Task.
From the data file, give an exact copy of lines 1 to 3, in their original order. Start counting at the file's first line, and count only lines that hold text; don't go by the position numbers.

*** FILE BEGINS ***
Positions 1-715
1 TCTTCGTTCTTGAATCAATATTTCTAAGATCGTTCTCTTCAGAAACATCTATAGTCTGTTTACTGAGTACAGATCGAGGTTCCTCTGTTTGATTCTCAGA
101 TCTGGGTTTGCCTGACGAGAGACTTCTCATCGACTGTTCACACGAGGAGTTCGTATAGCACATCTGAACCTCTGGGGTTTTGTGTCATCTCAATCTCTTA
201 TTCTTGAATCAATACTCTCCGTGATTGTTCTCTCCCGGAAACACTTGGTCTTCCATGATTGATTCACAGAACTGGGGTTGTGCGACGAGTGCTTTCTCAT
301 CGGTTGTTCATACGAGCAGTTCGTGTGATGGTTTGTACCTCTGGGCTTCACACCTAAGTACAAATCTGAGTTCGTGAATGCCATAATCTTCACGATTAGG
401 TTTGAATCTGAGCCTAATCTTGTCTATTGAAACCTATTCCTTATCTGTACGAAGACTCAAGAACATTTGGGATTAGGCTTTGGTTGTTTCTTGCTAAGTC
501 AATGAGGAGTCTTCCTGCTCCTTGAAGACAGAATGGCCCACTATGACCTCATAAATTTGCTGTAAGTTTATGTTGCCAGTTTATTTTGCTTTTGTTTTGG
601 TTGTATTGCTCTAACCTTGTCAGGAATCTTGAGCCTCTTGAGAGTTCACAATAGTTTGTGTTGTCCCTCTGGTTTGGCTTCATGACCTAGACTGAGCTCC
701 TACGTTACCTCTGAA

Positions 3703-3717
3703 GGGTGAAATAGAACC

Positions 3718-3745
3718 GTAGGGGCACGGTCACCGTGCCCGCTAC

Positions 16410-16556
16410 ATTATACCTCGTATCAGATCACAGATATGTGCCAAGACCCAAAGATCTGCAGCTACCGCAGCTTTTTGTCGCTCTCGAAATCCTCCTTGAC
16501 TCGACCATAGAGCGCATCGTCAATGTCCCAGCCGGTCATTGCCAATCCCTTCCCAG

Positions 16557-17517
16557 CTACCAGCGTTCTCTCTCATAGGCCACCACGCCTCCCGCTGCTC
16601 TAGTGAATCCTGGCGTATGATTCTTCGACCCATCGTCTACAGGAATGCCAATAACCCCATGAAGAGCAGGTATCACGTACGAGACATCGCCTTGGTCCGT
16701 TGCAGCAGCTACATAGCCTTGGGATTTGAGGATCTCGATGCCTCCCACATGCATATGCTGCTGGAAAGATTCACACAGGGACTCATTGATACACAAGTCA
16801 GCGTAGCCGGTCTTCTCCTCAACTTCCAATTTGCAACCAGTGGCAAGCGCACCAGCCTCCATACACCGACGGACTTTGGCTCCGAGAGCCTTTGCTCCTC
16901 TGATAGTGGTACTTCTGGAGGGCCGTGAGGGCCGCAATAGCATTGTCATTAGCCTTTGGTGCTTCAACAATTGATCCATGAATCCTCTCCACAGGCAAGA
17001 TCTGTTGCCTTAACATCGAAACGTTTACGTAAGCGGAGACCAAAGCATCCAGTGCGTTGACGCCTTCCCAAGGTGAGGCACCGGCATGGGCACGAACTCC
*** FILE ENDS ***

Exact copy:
Positions 1-715
1 TCTTCGTTCTTGAATCAATATTTCTAAGATCGTTCTCTTCAGAAACATCTATAGTCTGTTTACTGAGTACAGATCGAGGTTCCTCTGTTTGATTCTCAGA
101 TCTGGGTTTGCCTGACGAGAGACTTCTCATCGACTGTTCACACGAGGAGTTCGTATAGCACATCTGAACCTCTGGGGTTTTGTGTCATCTCAATCTCTTA